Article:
I wanted to scream, “Are you #!%@ kidding me? I wasted three years trying treatment after treatment, gaining over 60 lbs. from prednisone that I can’t lose, and NOW you tell me I’m a good candidate for Botox!”

My sweet doctor wasn’t to blame for all of that. I was angrier at myself for turning down the 6-month wait for an appointment back in 2012. I was in a hurry for answers, wanted to see someone right away, and didn’t think he was worth the wait. Boy, was I wrong.

“I want you to see someone with lots of experience.”

His voice is like silk, so I listened to his explanation with ease.

He hadn’t been trained to administer Botox. His new associate had received some basic training, but not enough for him to feel comfortable making the recommendation. He carefully explained that outcomes improve when the doctor is skilled. Wanting me to have the best chance of success, he asked if I’d be willing to see another doctor. When I agreed, he gave me a few names of doctors he trusted, wished me luck, and made me promise to keep him updated.

Bouncing out of his office, I didn’t waste any time getting started. I made phone calls that day, scored a screening appointment within the week, and my first round of injections before Christmas.

That was the first holiday in 15 years I didn’t spend in bed with non-stop migraine attacks.

You know what I appreciate most?

I have a doctor with advanced training in neurology and psychiatry who has no ego. My well-being is his goal. He doesn’t have to refer to some chart to remember my name, my treatments, or even my granddaughter’s name. He asks about my family, my blogging, and wants to know the answers. He and my new “Botox doctor” even approve of my Theraspecs, too.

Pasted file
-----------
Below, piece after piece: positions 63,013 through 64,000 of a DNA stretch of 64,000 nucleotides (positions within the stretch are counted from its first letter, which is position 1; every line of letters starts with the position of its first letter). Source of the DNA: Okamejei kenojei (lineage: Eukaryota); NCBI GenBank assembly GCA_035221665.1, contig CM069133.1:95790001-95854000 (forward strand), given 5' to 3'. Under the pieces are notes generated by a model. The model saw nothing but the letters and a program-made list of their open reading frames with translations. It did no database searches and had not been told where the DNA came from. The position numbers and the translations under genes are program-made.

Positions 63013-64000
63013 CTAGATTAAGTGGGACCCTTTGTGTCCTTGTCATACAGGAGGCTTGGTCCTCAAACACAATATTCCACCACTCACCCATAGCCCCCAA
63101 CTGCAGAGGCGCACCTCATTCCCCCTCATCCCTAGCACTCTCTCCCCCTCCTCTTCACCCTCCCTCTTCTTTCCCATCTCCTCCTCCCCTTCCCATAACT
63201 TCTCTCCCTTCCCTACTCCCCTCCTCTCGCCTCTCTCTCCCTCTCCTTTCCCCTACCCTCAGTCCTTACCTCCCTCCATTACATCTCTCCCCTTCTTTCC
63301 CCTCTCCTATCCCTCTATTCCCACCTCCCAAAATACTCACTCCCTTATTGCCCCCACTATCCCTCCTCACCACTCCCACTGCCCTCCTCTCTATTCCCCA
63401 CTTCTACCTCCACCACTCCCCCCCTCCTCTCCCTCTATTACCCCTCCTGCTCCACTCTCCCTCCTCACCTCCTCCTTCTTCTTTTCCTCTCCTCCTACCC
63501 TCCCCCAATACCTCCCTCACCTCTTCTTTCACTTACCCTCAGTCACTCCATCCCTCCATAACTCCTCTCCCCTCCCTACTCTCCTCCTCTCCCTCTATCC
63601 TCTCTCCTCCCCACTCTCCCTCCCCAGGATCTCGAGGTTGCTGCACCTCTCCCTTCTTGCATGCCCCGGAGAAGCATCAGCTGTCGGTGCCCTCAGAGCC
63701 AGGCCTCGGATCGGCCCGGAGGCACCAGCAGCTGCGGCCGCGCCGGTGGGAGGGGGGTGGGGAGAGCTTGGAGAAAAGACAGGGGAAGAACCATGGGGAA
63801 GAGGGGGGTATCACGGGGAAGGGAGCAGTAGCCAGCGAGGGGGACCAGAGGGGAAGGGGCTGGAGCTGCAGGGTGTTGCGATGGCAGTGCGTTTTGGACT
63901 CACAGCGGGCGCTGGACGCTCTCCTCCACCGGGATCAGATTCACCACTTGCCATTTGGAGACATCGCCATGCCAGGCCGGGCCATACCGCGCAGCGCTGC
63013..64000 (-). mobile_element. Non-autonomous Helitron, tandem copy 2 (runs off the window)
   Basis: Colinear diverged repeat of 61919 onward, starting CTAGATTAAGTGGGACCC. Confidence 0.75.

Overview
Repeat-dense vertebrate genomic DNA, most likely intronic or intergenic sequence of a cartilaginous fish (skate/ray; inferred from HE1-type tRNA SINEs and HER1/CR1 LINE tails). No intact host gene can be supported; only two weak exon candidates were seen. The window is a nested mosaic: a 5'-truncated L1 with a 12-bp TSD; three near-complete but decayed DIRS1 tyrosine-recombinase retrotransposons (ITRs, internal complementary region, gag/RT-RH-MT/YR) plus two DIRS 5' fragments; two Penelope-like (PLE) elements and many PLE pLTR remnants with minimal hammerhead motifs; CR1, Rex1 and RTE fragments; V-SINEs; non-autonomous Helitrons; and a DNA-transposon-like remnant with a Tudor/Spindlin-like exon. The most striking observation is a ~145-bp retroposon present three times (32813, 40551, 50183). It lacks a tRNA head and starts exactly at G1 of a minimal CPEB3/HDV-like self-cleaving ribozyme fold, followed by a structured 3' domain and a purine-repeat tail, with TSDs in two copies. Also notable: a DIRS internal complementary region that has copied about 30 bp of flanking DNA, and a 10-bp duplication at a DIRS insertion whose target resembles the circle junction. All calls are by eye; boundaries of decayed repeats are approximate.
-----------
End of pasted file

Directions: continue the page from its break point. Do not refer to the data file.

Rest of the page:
25 days is a big deal.

My doctors helped me get there. Find the right ones and you can, too.

The Migraine and Headache Awareness Month Blog Challenge
is organized by the American Headache and Migraine Association.

#MHAM, #MHAMBC, #migraine, #clusterheadache, #chronicmigraine

One thought on “25 big reasons to hope | MHAM Blogging Challenge

  1. Tammi: I reposted your piece…

    Here is what I wrote before it:

    What a wonderful piece by Tammi Rome. It is often very difficult to find the right doctor, especially when it comes down to certain types of migraines and the doctors training, knowledge, and abilities. And finding a doctor who truly listens and takes in all aspects of ones life is rare but so crucial not just for migraineurs, but anyone with a “hidden” chronic condition. So many different aspects of our lives affect so many different aspects of our medical, mental, and physical health. Everything is always interconnected in one sense or another.

    I commend Tammi for sticking with it. It can be frustrating but rewarding if/when it all comes together.

    #chronic migraine. #cluster headaches #sinus migraine #migraine without aura